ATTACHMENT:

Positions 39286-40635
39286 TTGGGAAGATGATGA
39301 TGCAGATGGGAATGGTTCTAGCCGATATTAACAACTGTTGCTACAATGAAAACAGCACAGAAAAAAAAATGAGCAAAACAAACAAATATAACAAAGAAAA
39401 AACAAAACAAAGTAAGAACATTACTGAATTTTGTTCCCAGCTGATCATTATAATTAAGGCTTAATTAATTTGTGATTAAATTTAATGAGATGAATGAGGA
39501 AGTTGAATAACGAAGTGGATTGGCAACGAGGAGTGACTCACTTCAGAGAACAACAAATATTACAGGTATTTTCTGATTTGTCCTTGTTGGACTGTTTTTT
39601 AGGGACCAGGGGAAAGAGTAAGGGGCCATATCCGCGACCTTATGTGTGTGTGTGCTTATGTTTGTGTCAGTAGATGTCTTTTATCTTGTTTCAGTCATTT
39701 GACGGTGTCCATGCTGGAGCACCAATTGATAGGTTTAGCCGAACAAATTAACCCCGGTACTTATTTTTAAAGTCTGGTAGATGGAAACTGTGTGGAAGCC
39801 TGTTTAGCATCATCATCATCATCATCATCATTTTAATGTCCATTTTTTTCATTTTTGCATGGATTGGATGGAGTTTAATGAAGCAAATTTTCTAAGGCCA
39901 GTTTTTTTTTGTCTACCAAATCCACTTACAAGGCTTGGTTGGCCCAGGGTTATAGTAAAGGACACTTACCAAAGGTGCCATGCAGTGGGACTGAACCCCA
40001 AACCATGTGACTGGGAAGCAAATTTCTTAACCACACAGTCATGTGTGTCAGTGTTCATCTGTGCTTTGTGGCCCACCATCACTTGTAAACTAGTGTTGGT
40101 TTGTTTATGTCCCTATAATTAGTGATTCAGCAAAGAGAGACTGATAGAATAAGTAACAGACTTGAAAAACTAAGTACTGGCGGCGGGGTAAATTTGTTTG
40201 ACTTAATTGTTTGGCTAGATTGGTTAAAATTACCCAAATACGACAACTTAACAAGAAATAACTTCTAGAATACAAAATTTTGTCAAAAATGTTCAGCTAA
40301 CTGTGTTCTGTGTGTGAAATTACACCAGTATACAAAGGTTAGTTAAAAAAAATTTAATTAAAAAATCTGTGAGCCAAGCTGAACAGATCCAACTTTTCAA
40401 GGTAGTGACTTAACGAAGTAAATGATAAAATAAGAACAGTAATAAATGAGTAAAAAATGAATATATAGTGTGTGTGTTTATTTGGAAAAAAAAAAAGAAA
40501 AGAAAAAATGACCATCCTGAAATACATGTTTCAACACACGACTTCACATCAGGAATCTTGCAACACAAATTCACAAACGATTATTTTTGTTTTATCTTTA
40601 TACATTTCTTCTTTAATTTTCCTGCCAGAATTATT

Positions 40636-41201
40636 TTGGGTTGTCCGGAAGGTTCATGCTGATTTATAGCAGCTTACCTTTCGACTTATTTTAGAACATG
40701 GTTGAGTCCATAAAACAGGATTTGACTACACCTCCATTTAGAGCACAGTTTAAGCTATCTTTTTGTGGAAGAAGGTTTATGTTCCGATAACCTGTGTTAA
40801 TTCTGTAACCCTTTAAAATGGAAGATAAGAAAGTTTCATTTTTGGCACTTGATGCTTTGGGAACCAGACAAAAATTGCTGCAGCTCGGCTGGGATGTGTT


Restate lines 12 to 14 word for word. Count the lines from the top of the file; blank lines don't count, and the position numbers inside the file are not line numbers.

40201 ACTTAATTGTTTGGCTAGATTGGTTAAAATTACCCAAATACGACAACTTAACAAGAAATAACTTCTAGAATACAAAATTTTGTCAAAAATGTTCAGCTAA
40301 CTGTGTTCTGTGTGTGAAATTACACCAGTATACAAAGGTTAGTTAAAAAAAATTTAATTAAAAAATCTGTGAGCCAAGCTGAACAGATCCAACTTTTCAA
40401 GGTAGTGACTTAACGAAGTAAATGATAAAATAAGAACAGTAATAAATGAGTAAAAAATGAATATATAGTGTGTGTGTTTATTTGGAAAAAAAAAAAGAAA